Friday, December 9, 2011

Bucket List Part Two

Thanks to all of you who even thought any of the pictures last week were mine.  Sadly, I did not paint even one of those!  All were Reid's.  I will share some of mine, but be warned and get the children out of the room--they are not pretty! 
Last week I wrote about the first two days of the workshop.  Each night I would come back home with the kids (well, 28 & 26 are still kids to me) and flop down--EXHAUSTED! Being in a 9 to 4 week long workshop is more art than I usually do in a week!  And that in itself is why I do them.  I am able to fully focus and concentrate on my art for one week out of a year.  Nothing but art for one week. 

The first day. Seems stiff and
harsh to me.The only thing I like
is the chair!
Later in the week we are into a routine and I've found a coffee machine to fend off the afternoon fatigue.  Reid is still doing the spellbinding demo's in the A.M. and I am still working to loosen up and paint with bold color and one stroke confidence!  It's not happening!  But he makes it look so easy!!  I know it can be done, but can it only be done by the master?  Can the sensei impart the knowledge in one short week?  Is this student a little slow?  Shouldn't I be getting it by Wednesday? 
This workshop is painting the figure in watercolor.  I am no stranger to painting the figure.  I still have some issues with accuracy in drawing, which Charles helped me with a great deal.  His dot to line and gesture drawing, which I have been doing for years and which is nothing new, once again made a huge impact on what I really see and what I think I see.  Back to basics! 
Reid at work Wednesday A.M.
Right and below is the same model he did in the A.M.  I was happy with the gesture and the drawing, but the face is harsh and she still looks cut out and pasted on the page.  All things I am working to overcome.  It is not as harsh as the first one, so I feel I am making some progress. 
The floor beside Reid was as colorful as his paintings!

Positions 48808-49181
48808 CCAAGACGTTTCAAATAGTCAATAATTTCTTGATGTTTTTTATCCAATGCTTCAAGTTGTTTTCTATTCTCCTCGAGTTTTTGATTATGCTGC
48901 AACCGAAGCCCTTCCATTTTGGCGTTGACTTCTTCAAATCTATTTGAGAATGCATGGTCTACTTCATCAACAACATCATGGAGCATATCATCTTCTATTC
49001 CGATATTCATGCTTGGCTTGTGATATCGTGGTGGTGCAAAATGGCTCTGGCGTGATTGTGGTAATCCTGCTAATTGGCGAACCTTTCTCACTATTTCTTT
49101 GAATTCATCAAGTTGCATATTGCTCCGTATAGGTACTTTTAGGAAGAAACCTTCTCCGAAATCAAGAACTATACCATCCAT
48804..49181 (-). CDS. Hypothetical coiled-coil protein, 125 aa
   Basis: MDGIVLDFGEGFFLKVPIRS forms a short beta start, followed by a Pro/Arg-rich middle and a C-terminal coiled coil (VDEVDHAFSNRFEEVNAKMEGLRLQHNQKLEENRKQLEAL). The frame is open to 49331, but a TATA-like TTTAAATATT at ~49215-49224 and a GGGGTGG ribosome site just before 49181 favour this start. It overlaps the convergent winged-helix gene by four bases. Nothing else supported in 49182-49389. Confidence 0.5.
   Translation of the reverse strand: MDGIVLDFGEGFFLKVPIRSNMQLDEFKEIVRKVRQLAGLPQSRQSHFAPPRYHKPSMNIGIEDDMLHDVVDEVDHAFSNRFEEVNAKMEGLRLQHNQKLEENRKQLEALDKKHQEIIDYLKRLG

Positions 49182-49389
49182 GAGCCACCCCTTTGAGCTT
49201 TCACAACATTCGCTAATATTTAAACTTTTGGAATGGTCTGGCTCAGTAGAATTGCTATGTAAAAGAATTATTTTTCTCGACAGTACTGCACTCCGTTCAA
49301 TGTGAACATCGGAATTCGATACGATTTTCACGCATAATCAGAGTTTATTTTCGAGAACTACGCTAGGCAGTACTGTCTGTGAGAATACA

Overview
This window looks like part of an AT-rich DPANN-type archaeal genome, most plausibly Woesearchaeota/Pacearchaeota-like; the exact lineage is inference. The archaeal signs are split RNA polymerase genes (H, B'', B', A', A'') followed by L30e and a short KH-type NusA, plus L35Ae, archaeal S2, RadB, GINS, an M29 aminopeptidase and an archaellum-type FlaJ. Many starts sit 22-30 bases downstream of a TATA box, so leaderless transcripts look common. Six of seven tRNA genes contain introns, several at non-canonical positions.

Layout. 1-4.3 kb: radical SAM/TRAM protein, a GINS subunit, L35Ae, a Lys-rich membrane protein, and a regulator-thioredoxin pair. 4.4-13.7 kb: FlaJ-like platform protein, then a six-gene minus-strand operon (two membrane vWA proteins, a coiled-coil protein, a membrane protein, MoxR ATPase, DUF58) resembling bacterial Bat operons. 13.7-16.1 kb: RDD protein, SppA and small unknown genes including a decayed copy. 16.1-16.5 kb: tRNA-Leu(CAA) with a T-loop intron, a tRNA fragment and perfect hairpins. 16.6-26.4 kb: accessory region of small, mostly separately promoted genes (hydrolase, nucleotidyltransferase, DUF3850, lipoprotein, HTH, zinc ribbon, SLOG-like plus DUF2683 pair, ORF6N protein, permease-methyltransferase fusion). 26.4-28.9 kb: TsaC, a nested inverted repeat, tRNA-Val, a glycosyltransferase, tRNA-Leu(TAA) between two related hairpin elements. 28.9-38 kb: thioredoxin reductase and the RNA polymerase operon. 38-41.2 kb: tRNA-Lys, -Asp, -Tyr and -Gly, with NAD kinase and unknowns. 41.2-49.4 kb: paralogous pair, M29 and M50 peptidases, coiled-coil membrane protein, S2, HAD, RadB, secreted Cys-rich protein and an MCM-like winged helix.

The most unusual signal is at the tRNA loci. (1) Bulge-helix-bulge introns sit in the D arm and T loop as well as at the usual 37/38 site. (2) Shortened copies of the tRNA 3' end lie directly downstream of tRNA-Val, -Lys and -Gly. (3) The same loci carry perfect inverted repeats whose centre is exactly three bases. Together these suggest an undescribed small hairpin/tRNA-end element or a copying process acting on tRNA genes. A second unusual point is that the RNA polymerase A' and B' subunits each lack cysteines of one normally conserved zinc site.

He snaps the brush on the floor to remove excess water...
My work Wednesday P.M.
Somehow I find myself over the hump and staring down the last two days of the workshop.  I have a little panic attack since I have not produced one painting I feel good about.  Please don't misunderstand.  I am not being overly critical of my work.  But when you know where you want to go and what you want to achieve--you know when you are not getting there.  This was a turning point for me.  There were many fine artist I was with who made great strides quickly.  Others were struggling like I was.  Reid was right there, encouraging and giving help but I just couldn't get where I envisioned myself going! 

I will end part two with these reflections:  On Thursday I wondered if I should just make peace with what I could do as an artist.  Maybe my "style" was so strong I could not break free enough to do what I saw.  And should I?  Then I thought "why bother to learn anything then, or admire anothers work?"  If I gave up just because I couldn't do it the way I thought I should by now, what was the point of taking the workshop?  I am always telling students that no one is a virtuoso without training and most of all practice.  The very definition from Miriam Webster is:  one who excels in the technique of an art.  Excellence is never a waste of time.  But it does take time. 
Reids version of the model. 
And second, I clarified what I was hoping to learn and that was not trying to paint like someone else.   I do think it's possible to get so enamored with someone elses technique or style that you "copy" them at the expense of your individual voice.  What I wanted was to have that same control with a looser look and a better overall artistic voice. Looking around the room I noted that although each artist was looking at the same model, all are painting her in their own way.  Your art is like your fingerprint.  There is no one in that class who could paint like Reid, though a few could get close.  But even those that were close had a unique quality to their painting that no one else had. 

I went in Thursday morning understanding that I was there to stretch myself, not paint the way I always painted.  That meant being willing to fail again on Thursday.  But do I make the progress I want in the coming days?  Yes, I do.  In the end I learned some valuable lessons that I think have changed my art. (yet it only comes out every other painting!!  Old habits die hard!)  I'll show and tell all next week! 

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